Rosanne Skopp
Rosanne Skopp

Loving Israel? Yes! Liking Israel? Not always!

As one who is moved beyond mere words to say how lucky I feel that I am part of the generation that has witnessed the magnificent birth and growth of our wonderful nation, I attest that Israel is ours forever and she is very close to perfection.

And now for some imperfections!

Have you ever visited the supermarket? Oy, before a chag. Friday morning. Or any other time. Every new market has nice wide aisles. They’re just never ever wide enough for Israelis. As you search for ketchup, why must your agala be parked so that no one else can possibly pass? It’s almost a geometric mystery but if you put the agala in the correct position it can really block the entire aisle for everyone else.

And speaking of the supermarket, are you one of those who just forgot one item so you leave your agala at the checkout while you search for that item, which seems to grow exponentially. Why should you wait on line when your agala can do it for you? So efficient!

And the agala must have a five shekel deposit? Since virtually everyone drives to the market, it would be a very determined thief who would actually put the cart in his trunk to whisk away. And to what purpose? Something else in the apartment to gather the desert sand? And those carts are so NOT user friendly. They are definitely programmed to swerve left. Every last one of them. Pushing them is a torture. Who would want to steal something that’s been designed to create such misery? The carts in America don’t swerve left……or right. Only the politicians do that.

And better be paranoid when standing in any kind of line! Your fellow Israelis, who would help you in almost any situation, at risk to their own lives, will absolutely be determined to get ahead of you in line wherever possible, or even wherever impossible.

And please stay away from the post office if you want to avoid frustration. Forget it. That’s not for us! Maybe we can soon count on drones but don’t count on the Israeli Post to get anything to you quickly, efficiently, or even correctly.

How about the security guards who take one look at my 76 year old face and simply wave me on? The contents of my purse are just irrelevant….as am I. Am I too old to be considered a security threat? I want to still retain the mysterious aura of danger ahead. I don’t want to be looked at as old lady. Some day I’m going to write a book about an 80 year old woman of danger. Even at the airport, when I drive in, it’s a peek and a wave. Never stopped. Never questioned. Always insulting!. For once I want them to stop me and interrogate me. Just once.

But I do admit I’m old enough to be terrified of the increasingly menacing mode of transportation on the sidewalks of Israel. Not strollers or wheelchairs or cars. Electric bikes with adolescent drivers, too young for drivers licenses but loving the speed and thrill of watching ancients try to quickly escape their weapons of choice.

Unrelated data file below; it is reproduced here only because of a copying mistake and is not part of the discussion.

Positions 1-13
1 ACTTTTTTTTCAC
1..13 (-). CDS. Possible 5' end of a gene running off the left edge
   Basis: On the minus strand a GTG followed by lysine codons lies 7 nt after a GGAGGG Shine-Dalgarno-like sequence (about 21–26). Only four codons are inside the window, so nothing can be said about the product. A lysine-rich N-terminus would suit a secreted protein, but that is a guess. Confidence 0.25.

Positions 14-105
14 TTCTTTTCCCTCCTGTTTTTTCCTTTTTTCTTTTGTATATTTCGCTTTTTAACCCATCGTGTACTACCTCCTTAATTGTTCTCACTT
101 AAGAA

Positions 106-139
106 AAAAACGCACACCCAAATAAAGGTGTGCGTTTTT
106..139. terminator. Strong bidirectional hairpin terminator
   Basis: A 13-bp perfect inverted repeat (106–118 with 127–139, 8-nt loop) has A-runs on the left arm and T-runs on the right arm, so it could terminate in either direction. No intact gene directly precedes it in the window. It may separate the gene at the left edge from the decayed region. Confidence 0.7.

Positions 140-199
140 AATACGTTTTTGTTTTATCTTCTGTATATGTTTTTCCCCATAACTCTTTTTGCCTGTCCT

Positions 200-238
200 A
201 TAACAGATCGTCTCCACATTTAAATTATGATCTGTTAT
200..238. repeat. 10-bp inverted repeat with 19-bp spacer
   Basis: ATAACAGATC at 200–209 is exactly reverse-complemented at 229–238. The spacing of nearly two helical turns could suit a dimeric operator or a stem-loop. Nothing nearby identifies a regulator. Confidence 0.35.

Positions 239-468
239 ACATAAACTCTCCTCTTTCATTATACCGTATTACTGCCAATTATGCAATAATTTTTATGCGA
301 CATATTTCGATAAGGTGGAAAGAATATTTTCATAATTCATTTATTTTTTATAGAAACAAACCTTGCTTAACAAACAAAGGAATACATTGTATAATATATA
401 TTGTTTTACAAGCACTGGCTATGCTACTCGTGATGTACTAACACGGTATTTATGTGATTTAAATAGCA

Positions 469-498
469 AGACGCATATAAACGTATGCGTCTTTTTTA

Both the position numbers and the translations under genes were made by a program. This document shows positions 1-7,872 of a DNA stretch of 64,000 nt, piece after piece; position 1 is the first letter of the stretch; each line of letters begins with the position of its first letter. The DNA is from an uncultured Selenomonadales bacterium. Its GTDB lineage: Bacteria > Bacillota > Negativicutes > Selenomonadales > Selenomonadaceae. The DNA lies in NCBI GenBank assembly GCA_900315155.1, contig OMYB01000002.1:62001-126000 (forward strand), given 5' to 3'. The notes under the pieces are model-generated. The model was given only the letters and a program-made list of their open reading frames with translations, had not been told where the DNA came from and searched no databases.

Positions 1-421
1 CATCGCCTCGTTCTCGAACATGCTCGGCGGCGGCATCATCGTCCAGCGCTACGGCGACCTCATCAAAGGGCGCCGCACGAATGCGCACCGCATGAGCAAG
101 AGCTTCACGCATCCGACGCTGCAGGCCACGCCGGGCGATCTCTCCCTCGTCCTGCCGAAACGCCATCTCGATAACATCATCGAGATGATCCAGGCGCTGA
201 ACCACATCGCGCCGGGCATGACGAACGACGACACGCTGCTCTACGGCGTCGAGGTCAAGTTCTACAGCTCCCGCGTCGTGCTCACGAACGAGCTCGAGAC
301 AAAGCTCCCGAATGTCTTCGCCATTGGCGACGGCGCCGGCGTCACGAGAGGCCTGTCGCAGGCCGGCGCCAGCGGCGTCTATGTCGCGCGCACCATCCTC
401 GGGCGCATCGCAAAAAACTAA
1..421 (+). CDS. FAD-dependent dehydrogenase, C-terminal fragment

And there’s something so uniform about Israel. If a new anything is admired you will soon see it absolutely everywhere. Can we talk about speed bumps?. They’re more ubiquitous than pimples, equally unattractive and so annoying. Pity the poor drivers who fail to see the bumps in the night and wind up leaving their chassis behind them.

And then there are the just as ubiquitous traffic circles. I remember when there were practically no circles in Israel. Now they’re just everywhere and many drivers, if not most, are still not sure who has the right of way. Short of arguing with the bus driver, just let him go!.

Let him go to his home where the parking lot is gated. Ten years ago no lots had gates. Now they all do. Gates that are often not working or where the vaad has changed the combination and forgotten to tell everyone what it is. That’s called so near and so far. And this has grown to include combinations to open the front doors of buildings. Keys are so yesterday.

Of course all of the gates, bumps and circles have been created to refine the notorious Israeli driver. He’s the guy who starts to honk before the light has even turned green. And who follows so close that you can smell his breath. The only thing that keeps him in tow is the horrible traffic but, Israelis, being Israelis, have sadly discovered that motorcycles don’t need to stay on the roadway. The shoulder works just fine.

Switching gears (pardon the pun) but have you ever tried to call any of the huge companies that we all rely on? The Cellcoms, Hots, Bezeks,etc? Heaven forbid if you select the English choice on the voice menu. You will be subjected to an endless delay, only to be introduced to a totally non English speaking representative. And, by the way, why isn’t Arabic offered on the menu? It’s surely not because no one there speaks it. And that wouldn’t stop the companies anyway since the voice menu and reality have nothing in common.

And what’s with the teudat zihut? Growing up and old in America my phone number is normally enough proof that I am who I say I am. But, in the holiest land, why on earth do I need to produce my identity card number for every single simple transaction?

Speaking of identity, I always am amazed that the airport provides me with a little card for entry to the passenger departure area. I swipe that card and I’m in. Then I get to keep the card. What’s on that card? Every bit of confidential information that I have. My teudat zihut. My picture. My passport number. What’s that all about? Couldn’t I just locate one of those and assume the owner’s identity?

Just sayin’.

About the Author
Rosanne Skopp is a wife, mother of four, grandmother of fourteen, and great-grandmother of three. She is a graduate of Rutgers University and travels back and forth between homes in New Jersey and Israel. She is currently writing a family history.